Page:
February 1, 2010
Snapzilla has had albums for quite some time now. I just hadn’t mucked around with them that much before. Tonight I’ve been adding tons of my photos to my albums on Snapzilla. I’m trying to make certain that each photo is in at least one album. So far, I have gone through the photos back to March 6, 2008. I still have a few more years to go through before I get to my first photo. After that, I’m debating if I should do the same for tags. Snapzilla doesn’t show a tag cloud for individual users, or the community in general. Tags are soley used to search for other pictures that are taged the same. If I do go through and tag everything, I would much prefer that an API would be available to do something like that. I’ve been using API’s with my blog and the Yahoo! Term Extraction API to infuse it with tags for me. I also have the same photos in Flickr that are being tagged through tagcow.
I contacted Cristiano Midnight on Avatars United (the developer of Snapzilla) asking about the missing time on snapshots. He indicated that if I hovered my mouse over the date displayed below the image, then I would then see the time as well. He also stated that the time was in Eastern Time. I was scratching my head over that one as I could not find the time in the snapshots previously. I believe he added it after I had inquired about it.
posted by Dedric Mauriac on Mavericks using a blogHUD : [blogHUD permalink]
January 28, 2010
After 250 images, my $5.00 complementary credit at tagcow has run out. I hopped on over to flickr and saw a cloud of tags where before there were just a few. I threw in 10 dollars to have them continue work. In all, it will cost me roughly $45 dollars to tag everything. It’s better than me trying to go through each post and tagging them myself. No matter how much I try to hold back on money when it comes to services, sometimes I just need to put a price tag on my own time and compare.
Once all of this is done, I’ll have to pull at my flickr images with the flickr api and match them up against my wordpress posts to determine which tags should go where.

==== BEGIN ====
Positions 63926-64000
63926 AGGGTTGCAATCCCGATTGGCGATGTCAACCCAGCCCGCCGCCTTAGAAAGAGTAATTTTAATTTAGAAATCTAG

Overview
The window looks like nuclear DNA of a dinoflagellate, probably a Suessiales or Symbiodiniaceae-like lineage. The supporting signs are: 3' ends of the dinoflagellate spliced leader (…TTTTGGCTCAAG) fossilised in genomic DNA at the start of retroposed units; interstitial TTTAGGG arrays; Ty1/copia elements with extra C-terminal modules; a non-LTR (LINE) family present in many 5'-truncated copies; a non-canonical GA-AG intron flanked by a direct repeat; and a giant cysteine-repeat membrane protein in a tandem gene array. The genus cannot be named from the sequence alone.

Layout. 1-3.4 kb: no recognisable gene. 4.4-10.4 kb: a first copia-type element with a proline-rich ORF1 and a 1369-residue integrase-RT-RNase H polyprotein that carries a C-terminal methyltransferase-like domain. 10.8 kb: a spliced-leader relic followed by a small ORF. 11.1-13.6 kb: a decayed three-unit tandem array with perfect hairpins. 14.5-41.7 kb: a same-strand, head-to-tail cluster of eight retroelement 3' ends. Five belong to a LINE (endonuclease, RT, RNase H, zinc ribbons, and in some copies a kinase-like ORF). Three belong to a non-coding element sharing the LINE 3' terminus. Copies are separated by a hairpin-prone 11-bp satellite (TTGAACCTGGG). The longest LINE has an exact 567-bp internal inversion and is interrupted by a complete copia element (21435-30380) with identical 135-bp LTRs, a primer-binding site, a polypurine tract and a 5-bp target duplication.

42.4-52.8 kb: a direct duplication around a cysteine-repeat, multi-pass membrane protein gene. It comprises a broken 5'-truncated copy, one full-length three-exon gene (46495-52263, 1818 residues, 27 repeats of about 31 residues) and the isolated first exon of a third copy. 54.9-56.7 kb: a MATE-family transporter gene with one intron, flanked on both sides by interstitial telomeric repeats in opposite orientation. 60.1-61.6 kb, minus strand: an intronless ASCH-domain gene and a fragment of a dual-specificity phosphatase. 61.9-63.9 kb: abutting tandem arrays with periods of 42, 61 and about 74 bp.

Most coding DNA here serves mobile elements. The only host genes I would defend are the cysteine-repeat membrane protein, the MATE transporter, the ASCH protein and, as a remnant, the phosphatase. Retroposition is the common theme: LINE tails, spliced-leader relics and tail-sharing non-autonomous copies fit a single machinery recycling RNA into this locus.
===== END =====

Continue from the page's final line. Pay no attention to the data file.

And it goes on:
Speaking of downloading information to put into my blog, I believe I’m going to start looking into importing missing snapshots from snapzilla as well as some older ones from my real life blog documenting my first days in second life. I have already added my first image posted on Snapzilla, but I want to work out where the images will be hosted before I proceed with that. It’s too bad that Snapzilla doesn’t offer an API to work with my photos.
January 2, 2010
Hard coding expiration dates into LSL code was leading to a big problem with having to update my demonstration products every seven days. I worked at a solution today to host a database of licenses so that anyone can start the trial from the time that they first rez a product in-world. Most of the infrastructure on my web-based marketplace paid off as it was simple to setup an API to call the method and initiate a trial. Along with that, I have a bit of control over the message displayed to end-users to advertise my store, news and slurl to my shop. They only get the message at most, every five minutes if they keep interacting with the object. Otherwise, no message is displayed. I also display the length of time remaining (days/hours, hours/minutes, or minutes/seconds). Eventually, I’ll have 3 different versions of all of my products. Copy, Transfer, and Trial. The trial has both copy/transfer permissions and is free for anyone to copy. The trail is based on who owns the object. This will make it easy for me to list my products free on web-based marketplaces, since free objects seem to be the bulk volume of most of my sales. Currently, the trail is for seven days (controlled on the server). I am debating if seven days is too long.
In general, I have a local development environment that I’ve been creating my marketplace. Deploying to production proved useful as I discovered that the PHP version needed to be upgraded (took only 2 hours after a request), and that some features that I used didn’t work in that environment – specifically working with apache headers. Once it was fixed, everything worked like a charm. I’ll probably start deploying more web-based features for my products over time.
posted by Dedric Mauriac on Nowhereville using a blogHUD : [blogHUD permalink]